A Conversational Future. Making technology adapt to us.
The first ‘Conversations’ between humans and technology started in the early 60’s with ‘Eliza’, a simple computer therapist chat application. It was an experiment in making natural language available to a computer. It worked by mainly answering a simple set of questions with questions. ‘How are you?' -- ‘That sounds great!’ -- ‘What are you doing later?’.
While ELIZA was capable of engaging in discourse, ELIZA could not converse with true understanding.
It’s always been conversation though; interfaces are by definition a communication or conversation between humans and technology. A keyboard provides a communication between an input and instruction to a word processing application, a mouse or stylus provides a constant conversation between a users movements and an intended instruction to a software.
In order to understand how to evolve human-machine interactions, its important to understand how human-human conversations work in IRL.
We attended a session this year at #SXSW where Google's Laura Granka explained the challenges they faced in natural language google search : "How do you ask for what you want’.
According to Granka, conversations generally have 3 phases that loop over and over again:
If you were to meet a stranger and start a conversation, it would go something like this:
- First a little back and forth to find context
- After context, meaning arises
- The conversation adapts and improves
This loops over and over adapting, branching and improving the conversation….
In the early years of computing, users had to ‘know how to ask’ a machine via command-line, this was a very specialist knowledge that limited the conversation and access to a handful of individuals.
Next came the GUI allowing visual representations of actions to be easily executed, dragging a file into trash-can deleted the file, textual menus allowed deeper navigation and access to other areas and functions.
Move on 2018 and these conversations and interactions between humans and technology are becoming more ambient. By adding data (context) and input (sensory), our conversations now have deeper context as a result.
Furthermore the landscape is changing as smart devices (inputs) add meaning and context to conversations using location, touch, voice, motion, facial tracking and even mood in some cases.
The convergence of these technologies provides quicker access to answering the question users are trying to ask, and as as a result, we are slowly enabling machines to adapt to us.
Google's head of design, Google search and Assistant - Hector Ouilhet - gave us the example of trying to draw a dinosaur for his daughter on a tablet. An AI engine prompted him to serve a better drawing of what he was trying to draw to improve the quality of his conversation. While he was drawing, the AI engine was scanning through thousands of images in the background to understand 'what he was drawing' and how it could help 'improve the conversation'. Eventually, Hector was presented with a much better drawing of the same dinosaur, re-drawn in his own hand to allow him to continue his conversation with his daughter with an improved sketch to better illustrate his point.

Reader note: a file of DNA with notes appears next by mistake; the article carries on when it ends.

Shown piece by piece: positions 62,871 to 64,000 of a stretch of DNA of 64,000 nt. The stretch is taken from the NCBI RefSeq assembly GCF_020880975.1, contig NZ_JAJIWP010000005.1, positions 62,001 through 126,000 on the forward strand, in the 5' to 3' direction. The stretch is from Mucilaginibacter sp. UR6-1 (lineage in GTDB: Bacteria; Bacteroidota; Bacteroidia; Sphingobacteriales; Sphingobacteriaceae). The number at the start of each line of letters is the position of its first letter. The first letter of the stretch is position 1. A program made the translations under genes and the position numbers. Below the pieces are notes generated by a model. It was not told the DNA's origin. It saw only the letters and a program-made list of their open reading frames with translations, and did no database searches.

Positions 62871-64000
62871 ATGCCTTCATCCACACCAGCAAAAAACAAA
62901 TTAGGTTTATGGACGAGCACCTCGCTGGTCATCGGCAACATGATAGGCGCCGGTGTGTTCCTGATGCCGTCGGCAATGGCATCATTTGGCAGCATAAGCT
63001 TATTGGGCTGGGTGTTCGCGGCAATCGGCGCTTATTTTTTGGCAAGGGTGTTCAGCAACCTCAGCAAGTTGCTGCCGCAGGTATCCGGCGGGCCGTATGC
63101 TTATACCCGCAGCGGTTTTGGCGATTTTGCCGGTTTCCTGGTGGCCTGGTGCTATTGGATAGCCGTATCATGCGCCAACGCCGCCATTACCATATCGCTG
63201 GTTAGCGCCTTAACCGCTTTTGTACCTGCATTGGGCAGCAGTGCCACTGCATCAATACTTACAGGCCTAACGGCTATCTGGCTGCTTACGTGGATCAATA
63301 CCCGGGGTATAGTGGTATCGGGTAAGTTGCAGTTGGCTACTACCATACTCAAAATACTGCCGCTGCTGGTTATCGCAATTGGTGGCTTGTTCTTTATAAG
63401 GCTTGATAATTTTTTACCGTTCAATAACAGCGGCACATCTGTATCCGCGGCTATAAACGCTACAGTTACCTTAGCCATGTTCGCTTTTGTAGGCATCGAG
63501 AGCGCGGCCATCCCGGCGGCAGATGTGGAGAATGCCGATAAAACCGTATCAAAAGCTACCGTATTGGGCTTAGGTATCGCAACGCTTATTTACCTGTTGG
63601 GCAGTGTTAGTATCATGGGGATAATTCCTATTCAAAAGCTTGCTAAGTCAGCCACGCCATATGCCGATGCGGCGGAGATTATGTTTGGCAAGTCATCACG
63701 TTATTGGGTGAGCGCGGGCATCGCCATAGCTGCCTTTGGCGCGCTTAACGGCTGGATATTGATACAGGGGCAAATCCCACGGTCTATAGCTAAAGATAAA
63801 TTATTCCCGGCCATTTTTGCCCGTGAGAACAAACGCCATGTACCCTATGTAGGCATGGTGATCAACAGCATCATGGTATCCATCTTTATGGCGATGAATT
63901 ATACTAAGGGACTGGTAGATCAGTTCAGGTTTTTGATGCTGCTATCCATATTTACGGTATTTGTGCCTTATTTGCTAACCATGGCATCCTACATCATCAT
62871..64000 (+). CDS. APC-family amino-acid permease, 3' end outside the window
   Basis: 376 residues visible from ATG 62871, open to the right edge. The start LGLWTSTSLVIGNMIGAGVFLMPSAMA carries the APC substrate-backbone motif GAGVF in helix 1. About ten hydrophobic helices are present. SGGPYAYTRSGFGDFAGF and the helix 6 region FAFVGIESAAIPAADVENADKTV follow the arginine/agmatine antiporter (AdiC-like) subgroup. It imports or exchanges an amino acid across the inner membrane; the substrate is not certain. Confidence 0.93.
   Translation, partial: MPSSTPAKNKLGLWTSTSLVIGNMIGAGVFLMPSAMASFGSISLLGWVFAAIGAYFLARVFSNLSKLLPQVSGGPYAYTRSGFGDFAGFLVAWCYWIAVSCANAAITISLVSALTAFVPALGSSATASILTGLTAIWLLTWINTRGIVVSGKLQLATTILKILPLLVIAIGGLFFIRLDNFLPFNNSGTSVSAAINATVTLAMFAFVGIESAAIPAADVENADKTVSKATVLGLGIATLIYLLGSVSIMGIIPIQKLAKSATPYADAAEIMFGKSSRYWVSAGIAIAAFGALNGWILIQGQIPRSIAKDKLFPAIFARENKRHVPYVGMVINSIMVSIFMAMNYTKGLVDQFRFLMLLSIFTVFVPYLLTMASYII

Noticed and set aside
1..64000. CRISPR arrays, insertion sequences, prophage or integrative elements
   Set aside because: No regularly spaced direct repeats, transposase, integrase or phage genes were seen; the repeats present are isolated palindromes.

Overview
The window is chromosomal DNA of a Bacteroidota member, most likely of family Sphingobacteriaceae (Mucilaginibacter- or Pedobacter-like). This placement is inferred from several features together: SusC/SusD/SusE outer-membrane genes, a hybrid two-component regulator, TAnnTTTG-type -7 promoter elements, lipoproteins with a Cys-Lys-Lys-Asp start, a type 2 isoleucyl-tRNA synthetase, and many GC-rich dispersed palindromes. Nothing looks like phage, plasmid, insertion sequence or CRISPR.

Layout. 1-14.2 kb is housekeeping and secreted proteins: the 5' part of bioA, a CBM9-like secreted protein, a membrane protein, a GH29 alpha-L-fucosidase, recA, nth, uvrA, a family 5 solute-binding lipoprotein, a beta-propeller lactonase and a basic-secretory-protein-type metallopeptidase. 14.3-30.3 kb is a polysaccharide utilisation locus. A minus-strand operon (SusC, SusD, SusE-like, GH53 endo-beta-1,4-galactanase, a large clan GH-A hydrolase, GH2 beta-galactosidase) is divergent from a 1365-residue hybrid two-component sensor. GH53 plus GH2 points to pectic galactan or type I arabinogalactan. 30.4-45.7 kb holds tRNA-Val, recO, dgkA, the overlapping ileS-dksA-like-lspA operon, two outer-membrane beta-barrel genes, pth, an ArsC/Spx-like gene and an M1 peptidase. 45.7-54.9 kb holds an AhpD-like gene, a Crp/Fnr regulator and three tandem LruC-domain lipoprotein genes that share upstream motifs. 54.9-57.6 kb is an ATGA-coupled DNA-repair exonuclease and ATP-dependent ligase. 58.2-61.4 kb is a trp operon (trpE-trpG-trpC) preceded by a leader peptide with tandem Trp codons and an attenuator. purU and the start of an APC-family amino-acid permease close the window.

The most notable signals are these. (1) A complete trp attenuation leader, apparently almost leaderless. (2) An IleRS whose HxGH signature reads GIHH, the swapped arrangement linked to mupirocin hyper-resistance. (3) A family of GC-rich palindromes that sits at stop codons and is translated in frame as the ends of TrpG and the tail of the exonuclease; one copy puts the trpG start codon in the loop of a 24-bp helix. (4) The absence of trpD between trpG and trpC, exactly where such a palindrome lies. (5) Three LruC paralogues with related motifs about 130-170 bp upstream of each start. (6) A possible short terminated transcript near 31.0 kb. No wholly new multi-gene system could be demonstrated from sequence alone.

The example above may sound a little 'big brother', with AI always listening-in on conversations through microphones, recording tactile interactions using trackpads and touch-screens and constantly pulling in context from search and social channels, but these 'silent technologies' already provide better experiences in most human-computer interactions. Just think of how Google search and maps serve content relevant to your location and search history, Facebook serves content relevant to your behaviour, opinions and demographic. You've probably already given your consent to Google, Apple and Facebook to mine and serve.
Hector continued to explain some of the UI choices they made to the Google homepage over the years. Initially, much like the first exchanges of a conversation, they added 'topics' to the top of the homepage to try to organise search into categories to help users 'ask for what they wanted' more easily. It became apparent over time that in a natural conversation or search you wouldn't limit search to predefined topics like video, sport, blogging, images etc; but rather 'just ask'. They realised that by taking context and history into account they were able to remove topics and channels completely and allow the machine to do the heavy lifting instead of the human.
At the heart of all of this lies the key takeout: 'user journeys guide experience'. Yup, that's H-E-A-R-T: Happiness, Engagement, Adoption, Retention & Task success.
As technology is improved to better track and read our needs (based on how we journey through in the cyber realm) the human-computer conversation deepens.
- Technology advances based on feedback from the human experience of their user journey.
- The key takeout here is user centered design requires the technology to adapt to the user and not the other way around.
- User interfaces more and more require the flexibility to adapt to individuals and evolve and change in real-time.